Layla Sands' perfect bone marrow match has eluded her for five years.
Her mother, Jen Fuller, has organized countless bone marrow registration drives, personally placing swabs inside the mouths of hundreds of strangers.
Meanwhile Layla, 10 and a fifth grader at Charlotte Upper Elementary, hasn't been able to risk falling or catching a cold. She has severe aplastic anemia, coupled with a rare genetic condition, dyskeratosis congenita. Her body isn't producing enough new blood cells and her bone marrow is failing. She needs a bone marrow transplant, but doctors tell her family the odds of finding her match is now slim to none.
In March, a Lansing State Journal article about Layla's struggle prompted hundreds of people from all over the country to request testing kits from "Be the Match," a registry operated by the National Marrow Donor Program.
But in the eight months since, Layla's symptoms have worsened.
Now the 10-year-old Charlotte girl and her family are ready to try an alternative that could save her life.
The next best option
Layla's family first heard about haploidentical transplantation a few years ago. Without a perfect bone marrow match, the procedure is the next best option for her. It involves the transplantation of half-matched bone marrow from someone whose bone marrow aligns with hers by at least 50 percent.
Layla hadn’t been on the National Bone Marrow Registry long enough to be considered a candidate for the procedure then, Fuller said.
"They wanted to keep looking for a better match for her," Fuller said.
Now Layla qualifies for the procedure, and Fuller said they're ready to move forward with it.
Layla's platelet levels have dropped, and that's taken a toll.
"I'm noticing she's more tired," Fuller said. "She doesn't feel good a lot. She's been having chronic headaches, chronic stomach aches."
There are visual signs that worry Fuller too. Increased bruising and petechiae, red spots on her skin that indicate bleeding and broken capillary blood vessels, are a daily reality for Layla.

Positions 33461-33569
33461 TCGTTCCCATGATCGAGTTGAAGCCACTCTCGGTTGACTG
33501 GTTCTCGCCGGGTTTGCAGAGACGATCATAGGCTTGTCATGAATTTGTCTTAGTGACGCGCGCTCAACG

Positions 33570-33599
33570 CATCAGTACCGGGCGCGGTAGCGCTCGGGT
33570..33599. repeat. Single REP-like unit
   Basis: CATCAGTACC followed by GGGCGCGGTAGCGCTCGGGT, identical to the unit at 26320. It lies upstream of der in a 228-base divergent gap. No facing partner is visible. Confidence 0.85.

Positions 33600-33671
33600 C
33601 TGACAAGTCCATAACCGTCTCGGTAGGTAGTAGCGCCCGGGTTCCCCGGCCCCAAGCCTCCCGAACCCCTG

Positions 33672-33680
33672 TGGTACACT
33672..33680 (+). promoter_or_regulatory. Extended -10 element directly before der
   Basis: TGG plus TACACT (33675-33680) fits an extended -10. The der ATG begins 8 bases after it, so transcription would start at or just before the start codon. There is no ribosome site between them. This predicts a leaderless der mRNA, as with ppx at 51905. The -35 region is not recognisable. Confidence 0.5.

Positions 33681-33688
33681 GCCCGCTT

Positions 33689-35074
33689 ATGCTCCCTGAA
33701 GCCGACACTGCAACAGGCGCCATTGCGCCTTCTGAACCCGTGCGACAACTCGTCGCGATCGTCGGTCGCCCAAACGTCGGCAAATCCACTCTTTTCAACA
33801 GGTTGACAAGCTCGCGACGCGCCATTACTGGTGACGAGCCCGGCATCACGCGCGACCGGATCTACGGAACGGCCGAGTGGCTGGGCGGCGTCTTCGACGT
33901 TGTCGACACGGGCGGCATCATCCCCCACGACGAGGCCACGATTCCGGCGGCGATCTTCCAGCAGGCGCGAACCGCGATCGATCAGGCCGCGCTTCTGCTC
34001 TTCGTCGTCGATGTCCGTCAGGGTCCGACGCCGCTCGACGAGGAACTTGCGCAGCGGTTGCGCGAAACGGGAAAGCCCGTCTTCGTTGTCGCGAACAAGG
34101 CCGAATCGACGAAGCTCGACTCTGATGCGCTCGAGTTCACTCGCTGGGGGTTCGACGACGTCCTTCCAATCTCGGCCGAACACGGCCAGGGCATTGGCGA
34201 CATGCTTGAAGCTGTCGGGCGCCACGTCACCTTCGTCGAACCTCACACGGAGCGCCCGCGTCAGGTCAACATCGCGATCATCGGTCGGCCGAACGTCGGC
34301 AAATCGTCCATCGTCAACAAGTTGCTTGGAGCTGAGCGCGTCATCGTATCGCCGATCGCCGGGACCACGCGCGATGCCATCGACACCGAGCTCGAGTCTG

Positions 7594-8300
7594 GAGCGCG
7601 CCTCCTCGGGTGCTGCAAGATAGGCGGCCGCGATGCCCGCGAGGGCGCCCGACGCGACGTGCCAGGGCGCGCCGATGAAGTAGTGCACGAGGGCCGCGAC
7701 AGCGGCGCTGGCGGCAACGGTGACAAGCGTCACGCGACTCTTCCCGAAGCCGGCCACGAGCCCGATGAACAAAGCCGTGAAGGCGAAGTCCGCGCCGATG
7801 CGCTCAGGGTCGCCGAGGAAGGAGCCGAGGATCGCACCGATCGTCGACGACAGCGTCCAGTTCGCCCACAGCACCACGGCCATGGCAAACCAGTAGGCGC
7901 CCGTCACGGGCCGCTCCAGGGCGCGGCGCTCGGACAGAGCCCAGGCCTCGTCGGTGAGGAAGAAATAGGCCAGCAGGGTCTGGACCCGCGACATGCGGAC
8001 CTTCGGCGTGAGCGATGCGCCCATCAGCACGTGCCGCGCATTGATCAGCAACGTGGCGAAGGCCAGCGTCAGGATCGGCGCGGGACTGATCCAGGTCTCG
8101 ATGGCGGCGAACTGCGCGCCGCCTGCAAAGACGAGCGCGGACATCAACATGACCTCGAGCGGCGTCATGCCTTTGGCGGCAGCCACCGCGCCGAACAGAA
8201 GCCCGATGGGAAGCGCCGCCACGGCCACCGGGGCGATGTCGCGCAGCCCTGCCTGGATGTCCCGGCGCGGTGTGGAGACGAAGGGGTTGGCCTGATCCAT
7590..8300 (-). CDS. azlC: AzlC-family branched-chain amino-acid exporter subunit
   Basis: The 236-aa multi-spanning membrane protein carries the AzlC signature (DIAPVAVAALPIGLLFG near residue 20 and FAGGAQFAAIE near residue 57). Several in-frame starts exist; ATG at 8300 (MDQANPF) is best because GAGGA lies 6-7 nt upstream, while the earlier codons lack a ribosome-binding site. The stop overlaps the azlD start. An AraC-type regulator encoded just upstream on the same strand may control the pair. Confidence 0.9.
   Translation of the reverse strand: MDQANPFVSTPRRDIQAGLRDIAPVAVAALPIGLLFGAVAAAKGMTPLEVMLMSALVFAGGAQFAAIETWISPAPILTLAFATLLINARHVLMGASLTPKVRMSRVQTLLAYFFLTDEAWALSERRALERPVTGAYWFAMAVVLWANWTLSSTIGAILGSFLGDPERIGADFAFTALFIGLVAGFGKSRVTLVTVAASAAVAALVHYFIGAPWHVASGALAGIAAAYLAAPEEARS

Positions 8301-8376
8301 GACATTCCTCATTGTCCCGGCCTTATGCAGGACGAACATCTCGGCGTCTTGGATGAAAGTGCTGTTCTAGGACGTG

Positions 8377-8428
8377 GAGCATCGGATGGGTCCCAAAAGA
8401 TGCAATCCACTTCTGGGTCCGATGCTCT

So are rashes inside her mouth that make it painful and difficult to eat and the extremely red, dry skin that is a side effect of the medicine she takes.
"Two years ago, you'd see her and never know how sick she was," Fuller said. "Now you see her and she looks sick. She feels sick."
Layla is growing up with the illness, and there are days when she pleads with Fuller, asking when she'll feel better.
“She says, 'Mom, why can’t I be normal?,'" Fuller said. "'Why can’t my match be out there? Why can’t I have this treatment done? I just want to be a kid.' It's heartbreaking. She knows the transplant is a cure. She wants to have it yesterday."
Two weeks ago, Fuller said, specialists told her there's a less than one percent chance a perfect bone marrow match will be found for Layla through the national registry.
"I was devastated," Fuller said.
That's why it's time, she said, to consent to a half-match bone marrow transplant.
"Her doctor said when she started to go downhill we needed to act," Fuller said. “I’ve come to point where, she’s ten years old and, what if I lose her and she didn’t get to enjoy her life?"
Planning for a transplant
Later this month Layla and Fuller will meet with her doctor at University of Minnesota Masonic Children's Hospital to prepare for the half-match bone marrow transplant.
The procedure will take place there early next year, after she undergoes high-doses of chemotherapy. Layla will remain there for up to six months.
Layla's father, Rob Sands, 61, whose bone marrow comes the closest to matching his daughter's, has agreed be her bone marrow donor.
He said Layla has handled her condition with bravery.
"She's a trooper," Sands said. "She just goes with the flow."
Still, he said, her prognosis has always been hard to accept. Now he hopes he can do something to help her.
"I love her so much, I can't think of anything ever happening to her," Sands said. "I'm hoping this is successful and that it works out."
Fuller's husband and Layla's step-father, Jason, is currently deployed with the military in Afghanistan. The couple has five children. Insurance will cover most of Layla's medical bills, but Fuller said her family will have travel, food and lodging expenses, as well as daycare costs for her two younger children. She wants to stay with her daughter during her stay in the hospital.
Fuller knows it won't be easy, for Layla or her family, but the procedure can't wait any longer.
"I've watched her go down hill," Fuller said. "I can't watch my daughter slowly die."
An online fund raising page has been established to help Layla Sands and her family during her upcoming half-match bone marrow transplant. Find it here: https://www.youcaring.com/laylakaye-692517
You can also find it online by searching "Help Layla Kaye with her bone marrow transplant" at www.youcaring.com